Feria Hábitat Valencia cancelled its 2020 edition at the height of the global pandemic, and a common theme in its displays stemmed from the question: How are people living now? Designers from both North America and Europe share a sense that we are currently focused on how to live better, how to live in closer quarters with our families, how to integrate with the environment and with the Earth. As a society, we are spending more time at home, and have brought the workplace home. The Spanish furniture industry has reacted to this by creating furniture pieces that can be easily used for both commercial and home settings. Furniture that is specific to either work or home—such as desks or beds—is being cleverly designed to co-exist with a switch in room use, or be put away.

In Spain, living outside has always been part of the culture. People spend time on balconies, enjoy family meals in gardens, sip coffee on sunny terraces. The importance of this style of living was reflected in the sophistication of the outdoor furniture collections on show. Wood from sustainably managed forests, metals with high levels of recycled content, and traditional Spanish rope have been incorporated into enduring products, making them ideal for both domestic and export markets.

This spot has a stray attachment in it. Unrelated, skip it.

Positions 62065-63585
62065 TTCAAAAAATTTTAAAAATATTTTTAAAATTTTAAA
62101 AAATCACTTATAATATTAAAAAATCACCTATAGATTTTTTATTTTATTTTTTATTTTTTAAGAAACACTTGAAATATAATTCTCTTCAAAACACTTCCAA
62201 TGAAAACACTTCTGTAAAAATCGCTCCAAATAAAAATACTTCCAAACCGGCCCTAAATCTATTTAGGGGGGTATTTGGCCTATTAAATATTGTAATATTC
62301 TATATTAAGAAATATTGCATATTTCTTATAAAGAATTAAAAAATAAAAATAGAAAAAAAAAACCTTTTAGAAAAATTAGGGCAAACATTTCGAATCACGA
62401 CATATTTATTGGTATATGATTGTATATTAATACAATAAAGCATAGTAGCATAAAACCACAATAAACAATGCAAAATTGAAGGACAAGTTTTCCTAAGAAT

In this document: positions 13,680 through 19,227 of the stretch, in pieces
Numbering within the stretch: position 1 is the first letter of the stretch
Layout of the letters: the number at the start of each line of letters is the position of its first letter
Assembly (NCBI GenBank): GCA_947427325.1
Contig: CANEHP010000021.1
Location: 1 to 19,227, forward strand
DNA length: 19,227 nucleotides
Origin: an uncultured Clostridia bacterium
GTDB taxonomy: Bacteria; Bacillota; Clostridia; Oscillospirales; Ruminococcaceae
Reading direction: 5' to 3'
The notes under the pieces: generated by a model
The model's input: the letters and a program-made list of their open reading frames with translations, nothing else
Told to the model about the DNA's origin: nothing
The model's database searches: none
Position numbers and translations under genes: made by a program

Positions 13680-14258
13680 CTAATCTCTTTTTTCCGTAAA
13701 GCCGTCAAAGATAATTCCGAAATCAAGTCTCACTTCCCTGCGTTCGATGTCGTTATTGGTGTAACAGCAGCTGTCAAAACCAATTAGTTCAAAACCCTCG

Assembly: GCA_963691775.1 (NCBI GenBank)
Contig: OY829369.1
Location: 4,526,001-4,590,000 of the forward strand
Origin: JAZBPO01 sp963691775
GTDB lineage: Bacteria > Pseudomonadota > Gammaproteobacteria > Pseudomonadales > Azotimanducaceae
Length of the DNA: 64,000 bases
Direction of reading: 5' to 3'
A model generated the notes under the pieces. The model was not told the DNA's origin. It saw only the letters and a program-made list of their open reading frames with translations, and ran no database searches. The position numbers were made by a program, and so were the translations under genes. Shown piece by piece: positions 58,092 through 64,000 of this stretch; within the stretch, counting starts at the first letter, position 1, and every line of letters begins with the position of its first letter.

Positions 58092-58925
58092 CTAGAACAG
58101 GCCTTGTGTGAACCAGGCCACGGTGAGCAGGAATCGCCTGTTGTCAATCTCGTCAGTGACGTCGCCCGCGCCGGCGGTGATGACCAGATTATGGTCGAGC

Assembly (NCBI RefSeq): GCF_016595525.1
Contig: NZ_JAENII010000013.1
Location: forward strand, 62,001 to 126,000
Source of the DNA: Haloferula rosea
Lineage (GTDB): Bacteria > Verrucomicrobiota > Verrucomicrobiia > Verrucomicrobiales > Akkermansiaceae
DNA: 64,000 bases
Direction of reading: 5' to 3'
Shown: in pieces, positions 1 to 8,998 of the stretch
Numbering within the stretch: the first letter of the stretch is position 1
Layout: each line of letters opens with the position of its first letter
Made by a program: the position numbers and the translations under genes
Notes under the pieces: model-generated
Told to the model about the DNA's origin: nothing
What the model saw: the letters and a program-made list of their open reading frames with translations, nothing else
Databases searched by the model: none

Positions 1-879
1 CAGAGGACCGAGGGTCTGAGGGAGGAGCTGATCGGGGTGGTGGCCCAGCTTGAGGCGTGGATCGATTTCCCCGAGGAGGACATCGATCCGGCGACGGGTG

Here’s our round-up of standouts from the show.


A collaboration between designers Marco Pocci and Claudio Dondoli of Archirivolto Design, the Fluit chair is made of 80% recycled fibreglass and 20% polypropylene plastic from fruit and vegetable crates sourced from Andalusia, Spain—an arid agricultural region that feeds Europe, but is flooded with plastic waste. The strong, stable, and stackable chair is produced through a double gas injection process that reinforces resistance while providing a soft finish. Bolstered by UVI protection, the fluid design easily flows between indoor and outdoor settings, making Fluit an easy fit for a corporate office or a covered terrace.